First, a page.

June 27th, 2010. Part two!
Aside from my rant on the Toronto riots, what else did I do on this day, some may be wondering. Basically it broke down like this:
Wake up, grab a banana in pajamas (banana surrounded by cake and cream), ... ... ... Hungry Jacks, library, internet, read about the riots. Then reply to some emails from people talking about riots.
I had the audacity to suggest (as I did in my last post) that riots and protests that were more than people sitting around being hungry, have – historically – served the greater good, only to then read the reply, “we are no longer friends.” It would almost be comical if it wasn't for the fact that my next few messages went unanswered. (time zones? Anger? Who can say. Great fun to get whilst on the road, I assure you.)
As I wrote in my last entry, some people let their emotions run wild – but, better to stand your ground, and do what you think is best, say what you think is right, rather than shy away for fear of making waves. Waves – they make the world better, yeah? They cause change anyway.
I like change.
Hours later after reading, and writing to the extent that I could, I left the library. I was hungry. But I had no desire for another burger. It finally happened, I couldn't eat any more burgers, no more sundaes, no more fires – despite how good the sweet and sour sauce is.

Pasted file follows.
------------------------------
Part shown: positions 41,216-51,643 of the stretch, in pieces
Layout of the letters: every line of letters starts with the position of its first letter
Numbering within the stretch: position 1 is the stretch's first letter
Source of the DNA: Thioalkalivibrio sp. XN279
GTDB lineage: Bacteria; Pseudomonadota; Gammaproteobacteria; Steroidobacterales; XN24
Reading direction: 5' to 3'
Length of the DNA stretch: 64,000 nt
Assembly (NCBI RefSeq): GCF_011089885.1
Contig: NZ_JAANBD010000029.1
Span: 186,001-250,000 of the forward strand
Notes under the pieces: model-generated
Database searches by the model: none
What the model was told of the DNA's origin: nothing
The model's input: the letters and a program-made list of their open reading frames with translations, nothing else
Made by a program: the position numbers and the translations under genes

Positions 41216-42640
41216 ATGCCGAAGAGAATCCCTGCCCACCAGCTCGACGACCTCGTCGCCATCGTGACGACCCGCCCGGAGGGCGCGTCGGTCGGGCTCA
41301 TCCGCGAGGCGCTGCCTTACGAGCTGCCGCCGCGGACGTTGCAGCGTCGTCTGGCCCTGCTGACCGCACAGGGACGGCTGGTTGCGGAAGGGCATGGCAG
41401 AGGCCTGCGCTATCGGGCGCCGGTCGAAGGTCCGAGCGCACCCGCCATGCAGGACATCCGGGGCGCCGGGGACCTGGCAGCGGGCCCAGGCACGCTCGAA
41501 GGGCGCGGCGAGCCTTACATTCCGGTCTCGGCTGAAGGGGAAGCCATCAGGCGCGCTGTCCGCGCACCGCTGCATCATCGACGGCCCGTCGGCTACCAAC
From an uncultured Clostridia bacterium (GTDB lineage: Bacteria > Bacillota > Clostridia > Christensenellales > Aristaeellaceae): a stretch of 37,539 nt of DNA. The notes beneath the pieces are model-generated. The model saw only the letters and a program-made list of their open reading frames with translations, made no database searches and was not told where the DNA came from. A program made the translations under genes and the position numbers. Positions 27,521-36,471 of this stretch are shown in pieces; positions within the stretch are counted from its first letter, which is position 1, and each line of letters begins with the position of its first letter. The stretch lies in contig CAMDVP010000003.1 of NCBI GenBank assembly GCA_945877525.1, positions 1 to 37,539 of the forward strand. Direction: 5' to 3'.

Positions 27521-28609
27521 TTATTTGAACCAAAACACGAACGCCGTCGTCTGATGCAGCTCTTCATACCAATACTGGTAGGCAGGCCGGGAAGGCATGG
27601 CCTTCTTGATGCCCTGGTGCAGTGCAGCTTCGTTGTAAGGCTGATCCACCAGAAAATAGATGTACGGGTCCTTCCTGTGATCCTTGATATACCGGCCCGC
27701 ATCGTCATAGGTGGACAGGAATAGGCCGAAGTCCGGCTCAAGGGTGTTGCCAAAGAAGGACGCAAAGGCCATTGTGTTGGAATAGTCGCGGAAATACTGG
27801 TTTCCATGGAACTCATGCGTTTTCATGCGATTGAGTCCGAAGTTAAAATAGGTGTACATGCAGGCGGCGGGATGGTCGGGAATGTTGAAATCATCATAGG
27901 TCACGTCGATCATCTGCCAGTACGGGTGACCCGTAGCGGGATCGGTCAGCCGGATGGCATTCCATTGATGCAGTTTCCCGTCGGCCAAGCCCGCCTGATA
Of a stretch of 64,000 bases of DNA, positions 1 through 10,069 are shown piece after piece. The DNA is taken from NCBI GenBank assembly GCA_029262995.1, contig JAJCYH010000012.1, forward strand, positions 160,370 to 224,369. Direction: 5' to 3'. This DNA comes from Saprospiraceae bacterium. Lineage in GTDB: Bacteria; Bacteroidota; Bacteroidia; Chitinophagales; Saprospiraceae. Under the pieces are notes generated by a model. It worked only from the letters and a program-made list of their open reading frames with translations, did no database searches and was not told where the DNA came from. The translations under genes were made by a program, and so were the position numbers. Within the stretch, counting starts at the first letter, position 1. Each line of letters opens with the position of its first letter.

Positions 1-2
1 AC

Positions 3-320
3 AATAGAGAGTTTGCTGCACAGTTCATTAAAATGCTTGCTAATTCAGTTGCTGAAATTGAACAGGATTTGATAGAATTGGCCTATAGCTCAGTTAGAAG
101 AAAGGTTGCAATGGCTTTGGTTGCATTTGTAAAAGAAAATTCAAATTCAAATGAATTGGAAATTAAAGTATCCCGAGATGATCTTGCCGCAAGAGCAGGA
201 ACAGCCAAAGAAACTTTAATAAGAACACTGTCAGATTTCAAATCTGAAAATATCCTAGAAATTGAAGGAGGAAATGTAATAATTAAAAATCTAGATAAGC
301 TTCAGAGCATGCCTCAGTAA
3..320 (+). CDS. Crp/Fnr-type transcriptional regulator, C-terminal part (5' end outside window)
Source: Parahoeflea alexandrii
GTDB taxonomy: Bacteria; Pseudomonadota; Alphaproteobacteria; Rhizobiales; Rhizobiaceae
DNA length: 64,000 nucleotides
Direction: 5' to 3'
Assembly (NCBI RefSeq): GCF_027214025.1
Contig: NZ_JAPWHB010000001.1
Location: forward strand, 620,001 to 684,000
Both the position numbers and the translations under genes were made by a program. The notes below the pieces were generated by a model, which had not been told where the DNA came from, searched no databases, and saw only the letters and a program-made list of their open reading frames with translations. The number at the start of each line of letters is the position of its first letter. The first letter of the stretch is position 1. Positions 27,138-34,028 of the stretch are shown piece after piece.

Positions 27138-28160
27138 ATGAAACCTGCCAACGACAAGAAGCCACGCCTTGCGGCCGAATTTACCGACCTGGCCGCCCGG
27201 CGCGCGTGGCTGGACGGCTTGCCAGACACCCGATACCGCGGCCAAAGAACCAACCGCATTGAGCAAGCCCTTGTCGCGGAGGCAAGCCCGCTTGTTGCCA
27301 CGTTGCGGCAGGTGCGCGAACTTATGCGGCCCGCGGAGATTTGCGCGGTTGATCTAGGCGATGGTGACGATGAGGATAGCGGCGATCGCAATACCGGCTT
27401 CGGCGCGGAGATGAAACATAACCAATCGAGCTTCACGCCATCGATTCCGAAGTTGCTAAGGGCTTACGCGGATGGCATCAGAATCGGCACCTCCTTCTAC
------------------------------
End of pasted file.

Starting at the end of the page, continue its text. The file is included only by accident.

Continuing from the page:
I wanted Okonomiyaki!
Curse you Tokyo Gary, curse you! Why would you introduce me to such a food? My life was so simple before I knew of it, yet now? Now there is this one food that I crave. Never mind that Sydney is full of Japanese restaurants. You'd think it would be easy, yes? No!
I walked into, and checked out the menus of, no less than ten Japanese restaurants in the walk from the state library to Westend Nomad's hostel. They do not have this food. They have ramen, udon, all sorts of sushi – but no, nothing that I craved. I wandered through street after street, finding nothing – failing again and again, and again.
Finally I accepted that I would have a kabab. I should have had a kangaroo kabab, but I didn't see that option until I had ordered. I've eaten kangaroo before, back in Iceland, anyway.
It was good – but my Japanese pizza, noodle, brown goo, mayo treat it was not.
Back to the hostel, pack up my gear, shower, and set the alarm – then listened to some podcasts, playing frozen bubbles clearing the 100 levels in 160 minutes (over an hour faster than in Buenos Aires) – curse you level 70, 89, and 100.
Check out would be 10am tomorrow morning, and then off to the airport. Good bye Australia, good bye brave new world, and soon – soon I'll be back in North America. Strangely enough, I'll be in North America at 8am tomorrow morning.
I'll explain later.